Back to Journals » International Journal of Women's Health » Volume 12

Utilization of Family Planning Methods Among Postpartum Mothers in Kailali District, Nepal

Authors Joshi AK, Tiwari DP, Poudyal A, Shrestha N , Acharya U , Dhungana GP 

Received 9 February 2020

Accepted for publication 9 June 2020

Published 24 June 2020 Volume 2020:12 Pages 487—494


Checked for plagiarism Yes

Review by Single anonymous peer review

Peer reviewer comments 2

Editor who approved publication: Professor Elie Al-Chaer

Arun Kumar Joshi,1 Dipak Prasad Tiwari,2 Anil Poudyal,3 Namuna Shrestha,1 Uttam Acharya,4 Govinda Prasad Dhungana5

1Chitwan Medical College, Chitwan, Nepal; 2Ministry of Health and Population, Kathmandu, Nepal; 3Brac University, Dhaka, Bangladesh; 4Global Health Program, Thammasat University, Bangkok, Thailand; 5Department of Community Medicine and Public Health, Chitwan Medical College, Chitwan, Nepal

Correspondence: Arun Kumar Joshi Email [email protected]

Background: Postpartum contraceptives use offers a distinctive opportunity to maintain appropriate birth spacing for health benefits to both mother and child. However, the concept of postpartum family planning (PPFP) is poorly understood and contraceptives use during the postpartum period remains low in Nepal. Therefore, this study aimed to assess the factors affecting the utilization of family planning (FP) methods among postpartum mothers in the Kailali district, Nepal.
Methods: A community-based cross-sectional study was conducted between September and October 2013 among postpartum mothers in Kailali district. Simple random sampling was applied to select a total of 427 study participants. A pre-tested standard semi-structured questionnaire was used for gathering data. Data were analyzed using Statistical Package for Social Sciences (SPSS) version 20.0.
Results: Overall, 32.8% of the postpartum women used different types of contraceptives. Condoms (37.1%) followed by Depo-Provera 29.3% were the most used postpartum contraceptives. Half (50%) of the postpartum women had an unmet need for family planning. Multiple logistic regression model revealed that the occupation of husband [AOR=3.2 (95% CI: 2.0– 6.00], past use of family planning methods [AOR=4.0 (95% CI:2.4– 6.5)] and resumption of menstruation [AOR=2.5 (95% CI:1.6– 4.1)] were significantly associated with the use of modern contraceptives during the first year of the postpartum period.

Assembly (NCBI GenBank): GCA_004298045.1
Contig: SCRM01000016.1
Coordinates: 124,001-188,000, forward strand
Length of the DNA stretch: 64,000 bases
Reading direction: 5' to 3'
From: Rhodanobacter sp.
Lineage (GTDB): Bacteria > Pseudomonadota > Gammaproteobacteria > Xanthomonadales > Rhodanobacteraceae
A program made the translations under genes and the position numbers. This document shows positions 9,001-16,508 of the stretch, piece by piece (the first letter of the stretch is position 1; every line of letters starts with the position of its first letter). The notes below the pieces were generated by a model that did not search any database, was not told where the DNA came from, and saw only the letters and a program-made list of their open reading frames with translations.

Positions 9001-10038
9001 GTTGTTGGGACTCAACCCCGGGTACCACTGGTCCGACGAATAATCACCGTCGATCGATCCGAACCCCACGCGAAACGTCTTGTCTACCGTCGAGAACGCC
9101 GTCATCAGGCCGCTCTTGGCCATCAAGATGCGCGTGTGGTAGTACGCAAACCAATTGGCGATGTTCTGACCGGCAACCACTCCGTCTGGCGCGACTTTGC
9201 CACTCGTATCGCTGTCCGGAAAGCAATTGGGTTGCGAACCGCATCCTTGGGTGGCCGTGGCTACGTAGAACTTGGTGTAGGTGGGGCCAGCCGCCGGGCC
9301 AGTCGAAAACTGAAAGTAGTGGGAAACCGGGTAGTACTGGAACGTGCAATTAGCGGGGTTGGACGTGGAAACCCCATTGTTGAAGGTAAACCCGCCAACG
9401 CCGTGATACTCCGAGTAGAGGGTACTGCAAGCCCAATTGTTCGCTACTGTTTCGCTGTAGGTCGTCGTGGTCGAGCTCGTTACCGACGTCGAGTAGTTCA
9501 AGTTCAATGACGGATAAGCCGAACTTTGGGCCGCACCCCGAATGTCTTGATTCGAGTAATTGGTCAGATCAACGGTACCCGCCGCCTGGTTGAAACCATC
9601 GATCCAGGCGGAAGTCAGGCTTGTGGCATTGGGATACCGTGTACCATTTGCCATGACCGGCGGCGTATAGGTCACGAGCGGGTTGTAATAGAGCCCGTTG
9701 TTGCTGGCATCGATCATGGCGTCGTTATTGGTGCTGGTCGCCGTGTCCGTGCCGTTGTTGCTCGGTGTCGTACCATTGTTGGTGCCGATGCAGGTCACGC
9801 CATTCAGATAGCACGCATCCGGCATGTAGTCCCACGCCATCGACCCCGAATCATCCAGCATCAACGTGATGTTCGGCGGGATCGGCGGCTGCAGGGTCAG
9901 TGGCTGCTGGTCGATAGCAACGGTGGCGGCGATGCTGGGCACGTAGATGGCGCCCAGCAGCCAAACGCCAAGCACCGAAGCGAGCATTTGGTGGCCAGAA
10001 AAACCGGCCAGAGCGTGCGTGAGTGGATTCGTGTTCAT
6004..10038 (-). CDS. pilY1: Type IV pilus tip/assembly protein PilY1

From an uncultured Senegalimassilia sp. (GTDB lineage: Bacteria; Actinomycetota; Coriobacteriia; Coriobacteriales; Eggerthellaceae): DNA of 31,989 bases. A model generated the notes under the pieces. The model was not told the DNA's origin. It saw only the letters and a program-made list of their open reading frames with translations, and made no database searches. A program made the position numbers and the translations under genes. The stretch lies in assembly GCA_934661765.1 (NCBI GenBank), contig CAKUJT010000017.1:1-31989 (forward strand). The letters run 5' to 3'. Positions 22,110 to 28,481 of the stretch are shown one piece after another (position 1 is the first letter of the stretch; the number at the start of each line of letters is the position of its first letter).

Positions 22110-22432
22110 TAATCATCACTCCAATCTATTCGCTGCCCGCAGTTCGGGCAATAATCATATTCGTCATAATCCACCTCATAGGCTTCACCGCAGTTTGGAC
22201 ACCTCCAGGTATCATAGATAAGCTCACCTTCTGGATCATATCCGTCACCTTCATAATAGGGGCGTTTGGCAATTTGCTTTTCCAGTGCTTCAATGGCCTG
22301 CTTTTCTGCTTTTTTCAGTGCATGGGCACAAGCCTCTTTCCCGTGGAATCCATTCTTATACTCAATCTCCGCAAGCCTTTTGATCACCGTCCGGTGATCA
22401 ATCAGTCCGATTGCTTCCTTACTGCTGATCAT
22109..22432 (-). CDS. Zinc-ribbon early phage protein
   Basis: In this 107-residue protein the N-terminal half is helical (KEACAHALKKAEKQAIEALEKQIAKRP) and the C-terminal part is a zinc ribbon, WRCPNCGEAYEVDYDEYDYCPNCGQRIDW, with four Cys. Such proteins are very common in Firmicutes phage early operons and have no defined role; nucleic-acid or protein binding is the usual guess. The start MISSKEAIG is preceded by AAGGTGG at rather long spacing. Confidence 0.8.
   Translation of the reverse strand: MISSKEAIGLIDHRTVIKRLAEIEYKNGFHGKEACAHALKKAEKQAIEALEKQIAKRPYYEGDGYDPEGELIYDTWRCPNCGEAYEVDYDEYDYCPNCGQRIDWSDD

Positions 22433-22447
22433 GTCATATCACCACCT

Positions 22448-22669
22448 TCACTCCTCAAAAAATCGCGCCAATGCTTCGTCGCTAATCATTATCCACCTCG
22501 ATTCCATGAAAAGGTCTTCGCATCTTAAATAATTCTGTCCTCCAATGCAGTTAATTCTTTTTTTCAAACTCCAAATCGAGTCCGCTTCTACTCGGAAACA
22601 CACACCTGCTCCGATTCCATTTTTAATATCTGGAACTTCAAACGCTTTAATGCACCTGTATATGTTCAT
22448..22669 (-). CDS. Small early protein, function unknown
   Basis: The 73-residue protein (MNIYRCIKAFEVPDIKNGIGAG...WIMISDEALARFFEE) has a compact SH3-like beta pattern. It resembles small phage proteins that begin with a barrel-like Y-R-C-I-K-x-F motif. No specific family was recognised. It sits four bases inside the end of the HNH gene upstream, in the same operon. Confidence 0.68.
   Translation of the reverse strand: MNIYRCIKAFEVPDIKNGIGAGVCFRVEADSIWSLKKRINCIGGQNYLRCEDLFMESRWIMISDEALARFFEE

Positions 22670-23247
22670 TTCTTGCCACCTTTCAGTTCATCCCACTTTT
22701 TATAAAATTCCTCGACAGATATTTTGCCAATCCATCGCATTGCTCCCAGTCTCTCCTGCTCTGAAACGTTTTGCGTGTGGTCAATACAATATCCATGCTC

Conclusion: Contraceptive uptake within the first year of postpartum was found to be low among women in the Kailali district, Nepal. Previous experience with the use of family planning methods, occupation of the husbands, and resumption of menstruation are important factors in the PPFP decisions of women in this population. Therefore, the family planning program should work on improving couples’ knowledge of the risk of pregnancy, fertility returning time and modern contraceptives use during the postpartum period targeting women whose husbands are in migrant occupations, who are not menstruating and who have not used FP before.

Keywords: postpartum, family planning, contraception, Nepal


Family planning (FP) is widely acknowledged as an effective intervention for saving women’s and children’s lives and improving their health.1,2 The periods of pregnancy and immediately after delivery are considered great opportune for counseling women on the adoption of modern family planning methods because of the woman’s frequent encounter in the health system over a relatively long time horizon.3 It has been observed that closely spaced pregnancies within the first year postpartum are the riskiest for mother and children, resulting in increased risks for adverse outcomes.4

Government of Nepal (GoN), Family Welfare Division (FWD) has been promoting PPFP services to address the FP need of postpartum mothers in Nepal. However, due to various supply-side barriers and limited knowledge of PPFP among clients, the utilization of modern contraceptive immediately after birth remains low in Nepal.5 The low uptake of FP method is largely depending on many factors.6,7 A study conducted in Nepal reported that more than one-quarter of women who gave birth in the last five years became pregnant within 24 months of giving birth and 52% had an unmet need for family planning within 24 months postpartum.8 Hence, the introduction of an effective contraceptive method during the postpartum period is very crucial. So this study aims to assess the factors affecting the utilization of FP methods among postpartum mothers in the Kailali District.


A community-based cross-sectional study was conducted between September and October, 2013 at four selected Village Development Committees (VDCs) namely Darakh, Durgauli, Kotatulsipur, and Pahalmanpur of Kailali districts. The eligible women for this study were those married women having a child less than one-year-old. In this study postpartum family planning (PPFP) considered as the prevention of unintended and closely spaced pregnancy through the first twelve months following childbirth. The PPFP use referred to the current status of using any modern contraceptive methods or treatment of involuntary fertility after the recent childbirth.